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Ballotpedia:Who Runs the States, SQLI, Appendices

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Who Runs the States

Main Report Pages
Main PagePart 1Partisanship InfographicPart 2Part 3

Partisanship Results Report (Part 1)
Executive SummaryState Partisanship AnalysisPartisan Control of GovernorshipsPartisan Control of State LegislaturesPartisan Control of State SenatesPartisan Control of State HousesState Government TrifectasOverall Partisan Control: Bright, Medium and Soft StatesChanges of Partisan Domination over 22 yearsYear-to-Year Changes in State Partisan ControlTrifectas and Presidential Election PatternsConclusionMethodologyAppendix AAppendix B

State Quality of Life Index (SQLI) Report (Part 2)
Executive SummaryState Quality of Life Index (SQLI)About the IndexOverall RankingsDramatic Changes from 1st Half to 2nd HalfIndividual IndicatorsMethodologyAppendices

Partisanship and (SQLI) Overlay Report (Part 3)
IntroductionComparing Partisanship and the State Quality of Life Index (SQLI) RankingsDescription of the dataTrends and correlationsMethodologyKey Values for Fifty-State RegressionsAppendices
Praise or blame is extended to political parties for the economic, educational, health and other quality of life outcomes that result from the policies those parties enact into law. To better understand which political party enjoys power in each of the states, Ballotpedia has analyzed state government control from 1992-2013 using the concept of a "partisan trifecta." A partisan trifecta is defined as when a state's governorship and legislative chambers are controlled by the same political party.

The two major political parties claim that their policies will lead to better outcomes. What does the data show?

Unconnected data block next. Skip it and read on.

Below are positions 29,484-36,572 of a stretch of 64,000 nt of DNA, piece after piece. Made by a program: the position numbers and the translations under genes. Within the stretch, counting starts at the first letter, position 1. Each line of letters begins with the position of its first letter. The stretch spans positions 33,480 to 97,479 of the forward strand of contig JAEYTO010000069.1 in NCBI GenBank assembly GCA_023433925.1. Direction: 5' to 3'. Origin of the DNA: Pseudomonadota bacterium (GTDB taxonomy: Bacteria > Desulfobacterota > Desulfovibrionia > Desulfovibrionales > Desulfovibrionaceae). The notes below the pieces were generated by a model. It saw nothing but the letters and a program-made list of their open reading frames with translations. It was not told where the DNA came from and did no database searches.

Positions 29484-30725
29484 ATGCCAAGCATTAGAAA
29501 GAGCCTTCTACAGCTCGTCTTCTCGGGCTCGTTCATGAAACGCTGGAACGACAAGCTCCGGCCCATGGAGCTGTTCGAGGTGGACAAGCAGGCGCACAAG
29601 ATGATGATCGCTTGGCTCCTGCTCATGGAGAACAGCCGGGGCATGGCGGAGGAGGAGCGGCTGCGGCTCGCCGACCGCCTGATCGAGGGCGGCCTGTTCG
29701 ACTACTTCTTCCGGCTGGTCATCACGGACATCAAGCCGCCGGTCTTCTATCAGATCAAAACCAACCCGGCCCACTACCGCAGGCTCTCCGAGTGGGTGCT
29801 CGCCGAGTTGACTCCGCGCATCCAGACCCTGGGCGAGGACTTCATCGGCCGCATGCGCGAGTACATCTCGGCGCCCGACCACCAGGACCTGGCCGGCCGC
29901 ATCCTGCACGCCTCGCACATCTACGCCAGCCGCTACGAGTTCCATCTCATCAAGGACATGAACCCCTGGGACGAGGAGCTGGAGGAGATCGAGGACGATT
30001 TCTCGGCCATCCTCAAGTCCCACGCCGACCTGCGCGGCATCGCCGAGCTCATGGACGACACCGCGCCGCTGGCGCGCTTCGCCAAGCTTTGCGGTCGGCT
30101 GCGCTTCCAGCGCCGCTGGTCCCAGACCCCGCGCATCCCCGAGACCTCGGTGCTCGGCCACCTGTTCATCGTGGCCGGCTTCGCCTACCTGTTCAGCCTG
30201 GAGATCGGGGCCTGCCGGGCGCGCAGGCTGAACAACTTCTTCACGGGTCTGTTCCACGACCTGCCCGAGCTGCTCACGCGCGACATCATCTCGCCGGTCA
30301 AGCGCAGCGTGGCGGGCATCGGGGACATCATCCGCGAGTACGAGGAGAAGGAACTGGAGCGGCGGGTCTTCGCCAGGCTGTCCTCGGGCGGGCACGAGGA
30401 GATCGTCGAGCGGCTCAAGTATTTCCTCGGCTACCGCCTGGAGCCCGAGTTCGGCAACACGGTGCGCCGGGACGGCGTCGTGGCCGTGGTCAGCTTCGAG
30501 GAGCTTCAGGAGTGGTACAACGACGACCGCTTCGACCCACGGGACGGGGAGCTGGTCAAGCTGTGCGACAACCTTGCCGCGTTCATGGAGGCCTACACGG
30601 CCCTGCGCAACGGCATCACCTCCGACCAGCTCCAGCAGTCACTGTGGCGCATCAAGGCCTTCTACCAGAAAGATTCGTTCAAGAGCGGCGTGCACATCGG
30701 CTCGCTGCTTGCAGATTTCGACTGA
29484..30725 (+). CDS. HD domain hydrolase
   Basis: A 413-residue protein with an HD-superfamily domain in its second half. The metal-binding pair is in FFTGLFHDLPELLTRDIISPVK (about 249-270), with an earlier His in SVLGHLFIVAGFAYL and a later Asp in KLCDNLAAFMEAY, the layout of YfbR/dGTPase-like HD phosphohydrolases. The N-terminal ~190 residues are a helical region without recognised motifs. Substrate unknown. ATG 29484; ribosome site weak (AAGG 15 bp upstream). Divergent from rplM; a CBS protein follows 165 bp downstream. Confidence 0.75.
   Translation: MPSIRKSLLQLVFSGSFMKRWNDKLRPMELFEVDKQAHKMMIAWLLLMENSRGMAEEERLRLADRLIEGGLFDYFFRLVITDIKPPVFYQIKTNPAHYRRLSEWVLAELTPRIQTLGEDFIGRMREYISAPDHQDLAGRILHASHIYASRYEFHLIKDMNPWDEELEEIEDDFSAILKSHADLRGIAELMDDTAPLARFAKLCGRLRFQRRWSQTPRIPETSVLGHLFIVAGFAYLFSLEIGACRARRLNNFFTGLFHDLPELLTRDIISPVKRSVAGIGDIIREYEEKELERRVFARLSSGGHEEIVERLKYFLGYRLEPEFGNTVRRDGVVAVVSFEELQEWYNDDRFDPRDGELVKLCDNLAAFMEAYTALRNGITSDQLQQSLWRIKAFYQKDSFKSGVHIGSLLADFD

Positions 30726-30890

At Ballotpedia, we explored these issues in a three-part study, Who Runs the States.

This page contains the section of Part Two pertaining to the Appendices.


Appendix A: Top & Bottom Performing State for Each SQLI Indicator

Appendix B: Ballotpedia’s State Quality of Life Index (SQLI) Overall State Ranking, 1992-2012

Appendix C: Changes in Rankings from the First to the Second Half

Appendix D: Example of Weighting Calculations

To show the method we used to perform our weighting calculations in our annual and aggregate rankings, we created an example dataset to show the weights applied to each year and in aggregate across the years. This dataset includes four indicators. Indicator 1 has values for 1998 through 2003, while Indicator 2 only has data from 1999 to 2003. Indicator 3 includes data for 2000 to 2003, and Indicator 4 only provides a value for 2003.

In this situation, Indicator 1 has 100 percent of the weight for the 1998 ranking, as Indicator 1 provides the only data available for this year and thus determines the ranking. The year 1999 includes data from two indicators, so each is given equal (50 percent) weighting. As indicators are added, equal weight is applied to each one for each year.

The aggregate weights are calculated by adding up the indicator weightings for each year and dividing by the number of years, or the highest possible weighting score across all of the years. So, for example, Indicator 1’s weighting is 45.82 percent, which results from: (100% + 50% + 33.3% + 33.3% + 33.3% + 25%)/600% = 45.82%

See also

External links